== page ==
You explained that many pantheists need to have a spiritual sense to their lives, but strip away the spiritual aspect and you are essentially left with scientific facts. I so wish you didn’t believe that “empirical evidence is really all that matters.” You must know, even empirical evidence is not a sure thing. The most responsible scientists admit that all our acquired knowledge and so called evidence is, ultimately, based on theories and conjectures which are all susceptible to changes, errors, and misinterpretations, that no one knows anything for a fact. It’s all just educated guesses so-to-speak, guestimations. Though the scientific method is fallible, it is one of the best methods we’ll ever have and we should always continue to test, observe, and study the world. Pantheists highly respect the scientific method and largely base their beliefs on the empirical evidence collected so far, but as you already well know, pantheists don’t limit themselves to it entirely, nor should anyone. We try to safely and responsibly leap beyond the cold, hard, numbers, available facts, and subsets to see the larger whole.

It’s rare that someone knowingly ascribes fantasy to complete their view of the world. Even if the pantheistic view is wrong, I would say this particular view is one of the more safer projections or, as you would call it, “fantasies” of man and will help us until we learn better in your eyes. Be kind and say you believe our view is an incorrect one, instead of giving the impression we intentionally fantasize the cause of our reality in order to strictly feel safer and better about the world.

You asked, “In what possible way is [a strictly scientific view] so insufficient that some people need to re-imagine the universe as a kind of entity? If I can have a deep wonder and respect for the universe without having to do so, surely others can as well?” It sounds like you are a pantheist but just don’t realize it, yet. You appreciate science, logic, and reason, and have great reverence for the universe. You likely already know it requires the entire universe in order for you to exist. All you need to do now is realize that the universe can in fact be viewed as a single entity and then give it a respectable name like Your Greatness or Your Majesty or, the one that really stings, God. That’s really all there is to it. I wouldn’t read too much more into it than that, regardless of all the junk literature written on the subject.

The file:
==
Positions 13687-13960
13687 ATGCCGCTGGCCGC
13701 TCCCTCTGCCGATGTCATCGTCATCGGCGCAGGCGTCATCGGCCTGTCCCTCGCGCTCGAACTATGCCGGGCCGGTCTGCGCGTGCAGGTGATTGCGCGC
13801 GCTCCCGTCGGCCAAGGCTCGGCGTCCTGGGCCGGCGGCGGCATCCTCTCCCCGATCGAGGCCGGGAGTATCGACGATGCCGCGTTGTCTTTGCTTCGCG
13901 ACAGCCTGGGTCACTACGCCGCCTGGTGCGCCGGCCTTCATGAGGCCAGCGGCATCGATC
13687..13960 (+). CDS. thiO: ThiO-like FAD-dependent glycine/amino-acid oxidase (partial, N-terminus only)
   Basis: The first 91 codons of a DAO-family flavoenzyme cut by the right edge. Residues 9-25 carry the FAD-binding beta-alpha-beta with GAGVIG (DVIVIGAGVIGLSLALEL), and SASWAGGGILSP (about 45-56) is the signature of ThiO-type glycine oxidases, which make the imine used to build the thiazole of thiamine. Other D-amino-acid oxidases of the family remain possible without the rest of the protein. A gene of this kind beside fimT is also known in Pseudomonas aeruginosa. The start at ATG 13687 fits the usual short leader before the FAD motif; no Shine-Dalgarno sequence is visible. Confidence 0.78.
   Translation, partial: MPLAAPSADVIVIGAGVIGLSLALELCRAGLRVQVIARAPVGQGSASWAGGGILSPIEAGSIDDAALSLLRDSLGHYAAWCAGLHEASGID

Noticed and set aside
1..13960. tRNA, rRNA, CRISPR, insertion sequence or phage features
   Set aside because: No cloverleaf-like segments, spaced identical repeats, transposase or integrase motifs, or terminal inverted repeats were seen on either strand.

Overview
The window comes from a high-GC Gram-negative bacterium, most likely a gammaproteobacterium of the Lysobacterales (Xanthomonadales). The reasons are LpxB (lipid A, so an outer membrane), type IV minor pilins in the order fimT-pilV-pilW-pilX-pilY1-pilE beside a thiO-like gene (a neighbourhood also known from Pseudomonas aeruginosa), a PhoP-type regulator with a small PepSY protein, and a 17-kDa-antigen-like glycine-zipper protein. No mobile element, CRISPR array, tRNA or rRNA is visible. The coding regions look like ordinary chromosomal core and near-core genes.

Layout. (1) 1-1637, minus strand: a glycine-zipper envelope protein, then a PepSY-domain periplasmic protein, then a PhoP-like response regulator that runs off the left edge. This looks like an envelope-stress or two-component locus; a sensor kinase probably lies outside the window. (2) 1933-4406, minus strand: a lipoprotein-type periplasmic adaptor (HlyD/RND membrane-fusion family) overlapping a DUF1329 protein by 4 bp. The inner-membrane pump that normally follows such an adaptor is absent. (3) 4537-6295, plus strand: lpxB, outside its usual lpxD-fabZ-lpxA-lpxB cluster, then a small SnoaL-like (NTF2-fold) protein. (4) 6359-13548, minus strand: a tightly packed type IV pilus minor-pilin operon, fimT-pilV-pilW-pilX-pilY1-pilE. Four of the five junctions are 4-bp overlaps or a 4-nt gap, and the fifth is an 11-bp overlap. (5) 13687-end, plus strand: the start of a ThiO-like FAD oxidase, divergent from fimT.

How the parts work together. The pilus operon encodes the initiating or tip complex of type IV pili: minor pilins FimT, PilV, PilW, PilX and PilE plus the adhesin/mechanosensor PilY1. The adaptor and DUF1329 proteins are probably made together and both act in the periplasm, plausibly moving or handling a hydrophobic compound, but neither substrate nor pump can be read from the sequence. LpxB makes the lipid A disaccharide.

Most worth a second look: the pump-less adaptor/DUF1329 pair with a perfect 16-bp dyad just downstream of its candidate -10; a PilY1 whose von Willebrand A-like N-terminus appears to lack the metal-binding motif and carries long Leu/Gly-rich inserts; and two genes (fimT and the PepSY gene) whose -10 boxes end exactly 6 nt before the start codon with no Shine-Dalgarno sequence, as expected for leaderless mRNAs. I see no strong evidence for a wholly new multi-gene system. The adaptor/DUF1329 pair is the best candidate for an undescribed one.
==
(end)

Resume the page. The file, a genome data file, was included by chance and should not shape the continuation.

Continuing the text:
I think the germ in the impression most atheists have about pantheists may be in their pre-contaminated view of the word “God,” or their possible misunderstanding of our definition or interpretation of it. The God we speak of is not supernatural in any way. There are no miracles. It’s not an all powerful god of pure good, which has the power of choice to do whatever it wishes. This view of God does not guarantee eternal well being or excuse us from suffering if we believe in it. I know, you have basically been asking, then what’s the point? I’m getting to that. But let me first explain that we simply recognize, whether we like it or not, that everything in the world can be conceptually grouped into a meaningful whole or, for you mathematicians, included into a single, functional, universal set. As I’m sure you already well know, pantheism simply means all is God, and God is essentially THAT which is responsible for our existence, along with the existence of all things. Describing THAT becomes the hard part. It, of course, varies from person to person. Many often make the mistake of trying to assign too many detailed attributes to the term God and then turning it into a religion. They over complicate it. It’s best to keep it simple and pure. Since the term God has developed such a strong Abrahamic meaning, in the minds of many, which is what upsets and offends most atheists and is usually the primary cause for their godless position, I often like to call it “The Supreme Being that is the universe,” so as not to be easily confused with the Abrahamic religion.